Learning how to accept feelings -both positive and negative- is a difficult process, but is absolutely pivotal if you’re going to master and defeat emotional eating habits. Staying “emotionally available” and open to “getting comfortable being uncomfortable” is crucial. What I mean here, is becoming more mindful and in-tune with our day-to-day and moment-to-moment emotional experience is a turning point for emotional eating habits. Once we are able to slow things down, readily accept and acknowledge negative event/stressors, we are able to formulate solutions to them which don’t involve eating our feelings! The next time you experience something negative (a trigger for what would otherwise become emotional eating), take a step back, realize exactly what it is that is causing you to feel this way, and find another solution! Easier said than done, right? With practice, this comfort in your own emotions will be your gateway to mastery of emotional eating!
Sometimes, eating can be totally mindless or unconscious – this is especially common at large events with lots of food, as well as at buffets and around the holidays. However, unconscious eating can also occur when we are sitting in front of the TV, the computer, or working on some other semi-distracted task. One moment you sit down at the computer to finish a project for work, the next you’ve downed half of a 32oz container of mixed nuts. While not necessarily “emotional” eating, this type of gorging oneself is something that should be checked and corrected. Stick to pre-portioning things at their recommended serving sizes – for example, while it’s really easy to mindlessly chow down half a bag of chips, a typical serving size is usually 20-30 chips. Another totally simple yet surprisingly effective rule here is to eat ONLY while sitting down at your dining room table, stay out of the living room, office, etc.
It’s OK to Fall Off
No matter where you are on the spectrum of emotional eating, from the occasional splurge to the full blown addict – know that weaning yourself away from these habits is a process. Backsliding can and will occur, and that’s okay. The important thing is to learn from your mistakes, not to chalk them up as failures, but rather learning experiences. If and when you do “fall off” or have an episode of emotional eating, recognize it. Take a step back, look at it from the outside using the tips described above – what caused it, what could have been done to prevent it, how did you feel before and afterwards, and so on. Come up with a plan to deal better next time! If everything is a learning mistake, not a failure, you can set yourself up for success in the future. There will be opportunities to “cheat” along the way, foresee them and put yourself in the driver’s seat. Let’s look at the upcoming week – you have a social event coming up on Thursday where you know there will be plenty of food which is not conducive to your goal. Here, you’re faced with a decision, you can use this event as a “cheat” (though I dislike that word in the dietary context…semantics) to keep yourself sane – or, an exercise in building enhanced discipline, by restraining yourself. This doesn’t mean you can’t enjoy yourself, but instead you have the opportunity to go in with a PLAN – you more than likely have a rough idea of what’s going to be there, go in knowing what you’re going to eat, and in what quantities (try to limit yourself to two plates max, with a small serving of dessert – this is the guideline I follow). There are no accidents when it comes to nutrition. If you go into each situation with a plan of attack, you will come out successful, happy, and guilt-free!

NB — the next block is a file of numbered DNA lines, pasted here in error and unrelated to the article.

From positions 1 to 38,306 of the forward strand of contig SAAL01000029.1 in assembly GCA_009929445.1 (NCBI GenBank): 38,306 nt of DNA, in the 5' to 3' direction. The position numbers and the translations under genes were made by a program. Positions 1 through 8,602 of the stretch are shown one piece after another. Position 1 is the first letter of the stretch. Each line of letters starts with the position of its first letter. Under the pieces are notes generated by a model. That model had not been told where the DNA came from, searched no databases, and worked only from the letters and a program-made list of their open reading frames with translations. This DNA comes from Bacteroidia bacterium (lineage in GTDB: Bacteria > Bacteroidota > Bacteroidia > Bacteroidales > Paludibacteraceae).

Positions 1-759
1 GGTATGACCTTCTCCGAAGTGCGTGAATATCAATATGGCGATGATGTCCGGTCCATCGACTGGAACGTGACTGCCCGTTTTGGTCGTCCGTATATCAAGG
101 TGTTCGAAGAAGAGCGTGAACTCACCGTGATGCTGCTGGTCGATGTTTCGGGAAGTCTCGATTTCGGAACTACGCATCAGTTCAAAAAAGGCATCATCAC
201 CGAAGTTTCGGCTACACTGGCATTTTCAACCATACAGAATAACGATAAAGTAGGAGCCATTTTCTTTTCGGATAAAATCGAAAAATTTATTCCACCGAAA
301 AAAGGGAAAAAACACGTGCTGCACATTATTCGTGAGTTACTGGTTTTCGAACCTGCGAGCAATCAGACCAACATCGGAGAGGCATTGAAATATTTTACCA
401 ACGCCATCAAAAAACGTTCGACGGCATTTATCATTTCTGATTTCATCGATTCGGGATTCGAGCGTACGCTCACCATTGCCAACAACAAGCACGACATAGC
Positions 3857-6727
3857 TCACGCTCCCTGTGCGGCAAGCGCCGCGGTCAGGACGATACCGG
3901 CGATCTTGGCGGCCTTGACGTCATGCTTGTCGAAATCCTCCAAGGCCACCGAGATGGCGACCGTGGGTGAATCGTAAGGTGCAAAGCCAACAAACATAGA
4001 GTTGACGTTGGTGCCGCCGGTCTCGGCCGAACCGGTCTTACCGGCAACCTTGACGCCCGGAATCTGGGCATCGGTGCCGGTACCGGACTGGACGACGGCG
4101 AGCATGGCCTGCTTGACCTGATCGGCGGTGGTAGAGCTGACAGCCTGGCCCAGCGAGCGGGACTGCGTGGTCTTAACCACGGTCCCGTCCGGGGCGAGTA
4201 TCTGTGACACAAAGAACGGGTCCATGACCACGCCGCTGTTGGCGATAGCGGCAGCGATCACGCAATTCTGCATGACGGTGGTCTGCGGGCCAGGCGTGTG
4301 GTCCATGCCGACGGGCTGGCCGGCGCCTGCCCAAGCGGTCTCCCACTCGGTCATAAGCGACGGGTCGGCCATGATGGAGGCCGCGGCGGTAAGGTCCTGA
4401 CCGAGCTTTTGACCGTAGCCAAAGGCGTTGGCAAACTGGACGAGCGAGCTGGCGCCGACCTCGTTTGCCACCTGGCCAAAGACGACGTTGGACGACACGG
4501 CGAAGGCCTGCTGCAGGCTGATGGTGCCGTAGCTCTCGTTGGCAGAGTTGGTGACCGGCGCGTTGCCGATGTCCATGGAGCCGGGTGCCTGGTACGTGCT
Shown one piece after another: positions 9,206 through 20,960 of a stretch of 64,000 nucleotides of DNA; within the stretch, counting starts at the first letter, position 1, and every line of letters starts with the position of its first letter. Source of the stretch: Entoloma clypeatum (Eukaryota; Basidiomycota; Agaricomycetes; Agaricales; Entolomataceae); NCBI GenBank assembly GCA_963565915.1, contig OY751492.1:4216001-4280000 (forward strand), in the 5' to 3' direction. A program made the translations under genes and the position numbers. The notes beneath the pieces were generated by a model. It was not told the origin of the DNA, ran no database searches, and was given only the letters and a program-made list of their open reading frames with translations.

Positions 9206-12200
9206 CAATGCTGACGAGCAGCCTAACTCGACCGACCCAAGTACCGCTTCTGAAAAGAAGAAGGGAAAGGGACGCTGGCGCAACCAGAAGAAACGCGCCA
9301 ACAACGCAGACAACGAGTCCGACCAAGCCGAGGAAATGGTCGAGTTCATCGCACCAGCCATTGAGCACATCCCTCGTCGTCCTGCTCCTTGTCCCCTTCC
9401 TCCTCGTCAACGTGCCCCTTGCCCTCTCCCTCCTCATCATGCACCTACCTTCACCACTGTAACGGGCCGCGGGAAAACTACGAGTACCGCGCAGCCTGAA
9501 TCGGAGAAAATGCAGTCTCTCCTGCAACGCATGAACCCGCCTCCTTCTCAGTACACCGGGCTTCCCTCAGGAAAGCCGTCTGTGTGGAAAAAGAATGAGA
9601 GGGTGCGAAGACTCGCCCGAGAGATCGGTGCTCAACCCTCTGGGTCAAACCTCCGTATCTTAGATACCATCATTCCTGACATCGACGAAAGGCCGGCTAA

Call for Help
Surrounding yourself with those on the same mission, or at least those who genuinely support you and have empathy, is absolutely critical to success. These are positive support systems. Reach out to a friend, a family member, or a professional if need be. Recognize and be wary of negative support systems as well – these can often be “wolves in sheep’s clothing” – individuals that you’d like to think would be supportive of your mission of self-betterment, but are actually against you, or worse – indifferent. Rid yourself of these negative influences.
Look, emotional eating is quite the animal. There’s absolutely no doubt about that. With acceptance, diligence, and practice, emotional eating is completely beatable and reversible. It will take some time, and a good amount of effort, but breaking these habits will bring you through to the other side a healthier and happier person. Food isn’t something to be viewed in a negative or obsessive light; it is there as fuel and sustenance first, and our enjoyment is secondary. Reaching a healthy mindset when it comes to the choices you make regarding your nutrition will help you enjoy the best of both worlds!